_id caadria2008_59_session6a_487
id caadria2008_59_session6a_487
authors Chevrier, C.; J.P. Perrin
year 2008
title Interactive parametric modelling: POG a tool the cultural heritage monument 3D reconstruction
source CAADRIA 2008 [Proceedings of the 13th International Conference on Computer Aided Architectural Design Research in Asia] Chiang Mai (Thailand) 9-12 April 2008, pp. 487-493
summary Historic monument and archaeological site 3D reconstruction is nowadays often required for many applications (scientific and architectural studies, virtual visits for a better understanding of the monument, etc). This task is very time-consuming. Automating the modelling of the most common components could ease this 3D work and produce accurate, consistent and re-usable models. Based upon compound rules of architectural elements but also upon various other data sources such as photographs and 3D laser scans, we have conceived and developed an interactive tool for virtual 3D reconstruction of heritage monuments. It allows a quick modelling and accurate adjustments to the measured data. This tool could be a great help for architects and archaeologists. Research first has began with the study of classical architecture, and has gone on with other architectural styles. Architectural elements are described with parametric data, then generated by our tool. Our main application context was the town of Nancy in France where there are lots of classical architecture buildings which allow us to test our tool. It will be further extended to be applied to other architectural styles and will be combined with photogrammetry methods.
keywords parametric modelling, cultural heritage, 3D model
series CAADRIA
email chevrier@crai.archi.fr, perrin@crai.archi.fr
last changed 2012/05/30 19:29

_id ecaade2008_126
id ecaade2008_126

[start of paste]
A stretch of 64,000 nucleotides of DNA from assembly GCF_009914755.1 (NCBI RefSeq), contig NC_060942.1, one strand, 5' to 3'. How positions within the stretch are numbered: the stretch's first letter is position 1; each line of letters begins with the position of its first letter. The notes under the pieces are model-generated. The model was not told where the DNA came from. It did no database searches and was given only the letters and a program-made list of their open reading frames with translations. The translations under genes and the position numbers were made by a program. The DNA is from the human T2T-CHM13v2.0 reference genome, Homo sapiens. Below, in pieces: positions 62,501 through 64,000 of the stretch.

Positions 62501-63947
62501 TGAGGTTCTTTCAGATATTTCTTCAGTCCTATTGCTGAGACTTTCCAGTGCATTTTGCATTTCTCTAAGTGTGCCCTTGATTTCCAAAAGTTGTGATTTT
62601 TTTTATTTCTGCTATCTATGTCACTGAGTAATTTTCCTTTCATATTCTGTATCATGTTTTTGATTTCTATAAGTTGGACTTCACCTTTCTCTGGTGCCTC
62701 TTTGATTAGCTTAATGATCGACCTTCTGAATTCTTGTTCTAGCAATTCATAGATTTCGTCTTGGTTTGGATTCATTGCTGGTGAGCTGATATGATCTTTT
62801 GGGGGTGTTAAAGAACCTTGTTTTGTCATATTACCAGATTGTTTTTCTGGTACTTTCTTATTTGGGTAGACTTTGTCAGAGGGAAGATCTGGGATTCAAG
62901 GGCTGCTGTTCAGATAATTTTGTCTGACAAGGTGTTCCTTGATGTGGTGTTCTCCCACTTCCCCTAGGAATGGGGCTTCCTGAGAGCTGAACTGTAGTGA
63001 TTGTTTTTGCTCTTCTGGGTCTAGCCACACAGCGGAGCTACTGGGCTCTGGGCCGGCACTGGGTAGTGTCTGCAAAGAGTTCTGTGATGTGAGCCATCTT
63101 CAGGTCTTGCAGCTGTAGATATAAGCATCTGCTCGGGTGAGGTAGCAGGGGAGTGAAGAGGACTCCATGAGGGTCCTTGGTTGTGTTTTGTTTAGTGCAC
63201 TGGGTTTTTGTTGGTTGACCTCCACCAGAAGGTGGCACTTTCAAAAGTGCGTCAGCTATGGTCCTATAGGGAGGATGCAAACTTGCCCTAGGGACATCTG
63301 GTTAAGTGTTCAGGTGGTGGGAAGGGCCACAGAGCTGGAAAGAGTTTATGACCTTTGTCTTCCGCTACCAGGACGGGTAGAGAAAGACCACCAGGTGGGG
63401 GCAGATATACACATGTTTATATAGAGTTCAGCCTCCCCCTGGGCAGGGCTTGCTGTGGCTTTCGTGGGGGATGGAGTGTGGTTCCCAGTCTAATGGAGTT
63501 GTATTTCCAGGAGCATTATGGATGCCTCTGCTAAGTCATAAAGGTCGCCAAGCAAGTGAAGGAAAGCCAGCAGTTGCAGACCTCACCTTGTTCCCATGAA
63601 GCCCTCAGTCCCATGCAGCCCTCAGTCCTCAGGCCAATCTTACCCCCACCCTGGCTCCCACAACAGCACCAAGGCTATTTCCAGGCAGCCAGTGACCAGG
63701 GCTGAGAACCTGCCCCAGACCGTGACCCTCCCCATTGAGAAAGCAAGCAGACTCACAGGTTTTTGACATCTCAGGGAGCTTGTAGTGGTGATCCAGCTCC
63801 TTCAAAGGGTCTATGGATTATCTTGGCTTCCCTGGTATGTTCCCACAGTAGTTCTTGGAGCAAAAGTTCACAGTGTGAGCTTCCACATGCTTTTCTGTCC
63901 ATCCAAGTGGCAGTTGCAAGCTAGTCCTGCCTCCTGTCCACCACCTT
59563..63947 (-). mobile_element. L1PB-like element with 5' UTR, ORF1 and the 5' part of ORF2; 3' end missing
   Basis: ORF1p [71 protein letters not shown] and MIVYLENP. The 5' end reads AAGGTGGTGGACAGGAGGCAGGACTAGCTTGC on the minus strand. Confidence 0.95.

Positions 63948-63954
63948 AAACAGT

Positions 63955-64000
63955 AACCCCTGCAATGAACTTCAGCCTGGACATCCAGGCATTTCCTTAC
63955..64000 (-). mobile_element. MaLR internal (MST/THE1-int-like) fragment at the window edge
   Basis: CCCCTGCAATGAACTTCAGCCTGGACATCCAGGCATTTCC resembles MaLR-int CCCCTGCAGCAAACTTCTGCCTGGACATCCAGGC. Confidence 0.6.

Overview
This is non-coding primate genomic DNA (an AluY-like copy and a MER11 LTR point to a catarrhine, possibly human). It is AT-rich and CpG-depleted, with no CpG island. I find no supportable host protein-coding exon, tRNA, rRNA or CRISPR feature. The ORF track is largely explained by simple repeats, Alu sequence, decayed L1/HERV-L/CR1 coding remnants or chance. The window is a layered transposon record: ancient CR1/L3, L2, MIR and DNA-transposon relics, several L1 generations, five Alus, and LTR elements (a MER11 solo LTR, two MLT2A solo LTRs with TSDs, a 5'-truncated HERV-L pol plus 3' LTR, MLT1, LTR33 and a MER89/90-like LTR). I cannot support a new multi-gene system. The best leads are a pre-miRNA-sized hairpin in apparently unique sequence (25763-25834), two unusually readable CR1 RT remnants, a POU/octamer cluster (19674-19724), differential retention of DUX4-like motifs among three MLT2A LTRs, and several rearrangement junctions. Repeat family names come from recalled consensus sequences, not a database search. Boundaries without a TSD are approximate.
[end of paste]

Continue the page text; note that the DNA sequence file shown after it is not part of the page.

authors Chin, Chi-Ping
year 2008
title Contextual Bricks
source Architecture in Computro [26th eCAADe Conference Proceedings / ISBN 978-0-9541183-7-2] Antwerpen (Belgium) 17-20 September 2008, pp. 913-920
summary Based on the importance of human behavior analysis in HCI research, this paper discusses the property of interaction in sending/receiving direction with diverse cases. A unit of contextual bricks was created as research model continuing to discover the possible solution on the problem that how to merge the novel media and technology into our living space invisibly with the exhibition of appropriate information. The prototype of contextual bricks preserved the characteristic of stability with cellular hexagonal structure, and each unit was designed with communicable construction. The people could get the contextual information from other spaces as seeing through the walls. In the future study, the contextual bricks have good applied possibility and developments in each kind of areas.
keywords Context-aware, Ambient Intelligence, Context information interface, Interaction design, Communication design
series eCAADe
email marychin@arch.nctu.edu.tw
last changed 2008/09/09 13:55